</p>
<div style="text-align: center;"><img src="wot_servient_on_cloudserver2.png" alt="wot_servient_on_cloudserver2"
title="WoT servient on Cloud Server " style="width: 640px;" /></div>
<p style="text-align: center;">Fig.6 WoT Servient on Cloud Server controls legacy device</p>
<p style="text-align: left;">
Discovery:<br />
- WoT servient1 discovers WoT servient2 remotely [remote discovery].<br />
- WoT servient2 discovers Electronic appliances nearby [nearby discovery].<br />
- WoT client discovers WoT servient1 remotely [remote discovery].<br /><br> APIs:<br />
- WoT servient1 exposes Server API and Client API.
The client API in WoT servient1 allows script to access WoT servient2
through IP based network.<br />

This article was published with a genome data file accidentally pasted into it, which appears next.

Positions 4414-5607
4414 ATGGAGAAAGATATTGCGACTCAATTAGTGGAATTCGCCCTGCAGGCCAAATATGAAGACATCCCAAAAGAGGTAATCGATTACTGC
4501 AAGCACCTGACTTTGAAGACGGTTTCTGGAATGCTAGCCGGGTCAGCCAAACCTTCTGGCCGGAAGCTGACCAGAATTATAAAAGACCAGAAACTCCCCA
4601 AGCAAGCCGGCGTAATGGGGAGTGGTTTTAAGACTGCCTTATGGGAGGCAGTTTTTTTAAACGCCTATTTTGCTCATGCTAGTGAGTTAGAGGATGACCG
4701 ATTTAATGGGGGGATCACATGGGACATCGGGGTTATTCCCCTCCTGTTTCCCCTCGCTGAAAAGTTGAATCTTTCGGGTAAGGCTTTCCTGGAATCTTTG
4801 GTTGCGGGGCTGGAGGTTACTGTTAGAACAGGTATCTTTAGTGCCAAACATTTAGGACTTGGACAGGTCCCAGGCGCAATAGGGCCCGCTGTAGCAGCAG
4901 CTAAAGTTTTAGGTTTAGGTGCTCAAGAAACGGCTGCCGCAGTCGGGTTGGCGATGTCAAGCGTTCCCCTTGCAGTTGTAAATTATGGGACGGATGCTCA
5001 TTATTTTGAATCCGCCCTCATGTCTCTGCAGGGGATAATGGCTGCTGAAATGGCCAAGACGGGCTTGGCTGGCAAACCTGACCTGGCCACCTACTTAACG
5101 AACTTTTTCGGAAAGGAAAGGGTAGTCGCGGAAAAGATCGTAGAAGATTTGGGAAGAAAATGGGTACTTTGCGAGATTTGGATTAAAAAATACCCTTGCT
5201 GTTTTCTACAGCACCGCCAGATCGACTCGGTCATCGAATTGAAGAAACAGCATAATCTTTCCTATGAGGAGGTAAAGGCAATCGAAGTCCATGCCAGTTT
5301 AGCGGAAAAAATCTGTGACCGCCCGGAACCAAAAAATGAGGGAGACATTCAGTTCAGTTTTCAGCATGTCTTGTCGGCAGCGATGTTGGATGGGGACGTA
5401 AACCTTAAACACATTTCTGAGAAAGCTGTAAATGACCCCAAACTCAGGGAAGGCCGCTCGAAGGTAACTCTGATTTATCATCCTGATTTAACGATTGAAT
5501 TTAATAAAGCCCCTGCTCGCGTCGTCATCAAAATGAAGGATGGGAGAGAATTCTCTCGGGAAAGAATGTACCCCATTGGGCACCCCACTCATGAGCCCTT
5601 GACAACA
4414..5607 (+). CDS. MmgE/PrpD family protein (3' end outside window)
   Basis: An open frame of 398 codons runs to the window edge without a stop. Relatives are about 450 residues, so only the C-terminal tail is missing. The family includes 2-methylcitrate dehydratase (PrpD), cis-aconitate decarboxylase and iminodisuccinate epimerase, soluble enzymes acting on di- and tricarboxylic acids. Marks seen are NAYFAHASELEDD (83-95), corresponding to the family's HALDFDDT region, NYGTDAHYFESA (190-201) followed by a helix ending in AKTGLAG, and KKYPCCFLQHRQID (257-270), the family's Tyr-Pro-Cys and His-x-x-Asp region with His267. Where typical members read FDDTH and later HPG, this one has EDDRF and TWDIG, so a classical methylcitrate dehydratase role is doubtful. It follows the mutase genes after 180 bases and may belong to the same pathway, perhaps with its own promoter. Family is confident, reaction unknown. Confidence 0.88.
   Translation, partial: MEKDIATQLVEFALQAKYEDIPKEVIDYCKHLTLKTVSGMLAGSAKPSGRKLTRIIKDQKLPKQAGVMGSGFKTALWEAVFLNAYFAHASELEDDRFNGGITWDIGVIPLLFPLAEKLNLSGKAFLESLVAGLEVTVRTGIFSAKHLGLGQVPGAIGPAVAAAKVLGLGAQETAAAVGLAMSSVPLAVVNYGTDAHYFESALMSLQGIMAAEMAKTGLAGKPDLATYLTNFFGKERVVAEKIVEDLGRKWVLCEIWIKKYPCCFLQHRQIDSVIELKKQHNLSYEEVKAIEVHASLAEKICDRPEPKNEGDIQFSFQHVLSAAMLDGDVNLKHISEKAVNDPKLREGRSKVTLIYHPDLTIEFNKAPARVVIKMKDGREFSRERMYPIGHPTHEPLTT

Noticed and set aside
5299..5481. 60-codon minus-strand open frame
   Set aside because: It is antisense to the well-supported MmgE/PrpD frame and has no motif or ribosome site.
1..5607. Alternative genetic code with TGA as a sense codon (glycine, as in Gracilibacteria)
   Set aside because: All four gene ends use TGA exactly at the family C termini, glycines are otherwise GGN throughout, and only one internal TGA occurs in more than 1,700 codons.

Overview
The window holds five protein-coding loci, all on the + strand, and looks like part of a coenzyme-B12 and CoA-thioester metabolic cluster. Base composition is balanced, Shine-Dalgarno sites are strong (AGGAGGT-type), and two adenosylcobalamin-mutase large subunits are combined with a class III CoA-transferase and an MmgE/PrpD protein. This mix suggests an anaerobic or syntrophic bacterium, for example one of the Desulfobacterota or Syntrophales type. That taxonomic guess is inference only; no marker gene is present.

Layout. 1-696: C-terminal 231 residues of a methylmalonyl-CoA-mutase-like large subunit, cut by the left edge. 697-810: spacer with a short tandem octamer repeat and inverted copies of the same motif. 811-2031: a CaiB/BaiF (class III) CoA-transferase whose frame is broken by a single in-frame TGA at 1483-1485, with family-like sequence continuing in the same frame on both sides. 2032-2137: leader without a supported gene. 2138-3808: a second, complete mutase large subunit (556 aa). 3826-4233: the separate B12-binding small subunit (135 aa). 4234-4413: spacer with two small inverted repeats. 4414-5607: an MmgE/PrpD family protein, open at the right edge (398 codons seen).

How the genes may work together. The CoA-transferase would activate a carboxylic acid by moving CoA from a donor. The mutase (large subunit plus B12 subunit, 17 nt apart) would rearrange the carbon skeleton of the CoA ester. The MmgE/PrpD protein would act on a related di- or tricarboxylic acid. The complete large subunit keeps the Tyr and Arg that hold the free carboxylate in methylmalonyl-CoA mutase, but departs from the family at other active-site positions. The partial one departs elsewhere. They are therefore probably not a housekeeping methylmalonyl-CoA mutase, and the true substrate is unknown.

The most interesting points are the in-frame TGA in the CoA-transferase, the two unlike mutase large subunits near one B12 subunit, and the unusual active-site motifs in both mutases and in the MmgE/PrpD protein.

- WoT servient2 exposes Server API and Client API.
The client API in WoT servient2 allows script to access Electronic
appliances through physical interface.<br />
- WoT client API in WoT client accesses WoT servient1 with REST or
Client API through IP-based network.
</p>
</section>
<section>
<h3>Smart Factory</h3>
<p style="text-align: left;">Fig.7 shows an example of Smart Factory that utilizes the WoT servient.<br />
In this case, WoT servient 1 and 2 control factory equipment with legacy communication such as RS-485 or EtherCAT. Then WoT servient 3 on the cloud collects data from the WoT servients. Services on WoT servient 3 analyze the data and can provide the dashboard.
Users can monitor the dashboard from a browser.<br />
Note that placing the WoT servient on the cloud is not mandatory and the WoT servients would be placed only on the local network because of the security reason.
</p>
<div style="text-align: center;"><img src="smartfactory.png" alt="smartfactory"
title="Smart Factory utilizing WoT Servient" style="width: 640px;" /></div>
<p style="text-align: center;">Fig.7 Smart Factory utilizing WoT Servient</p>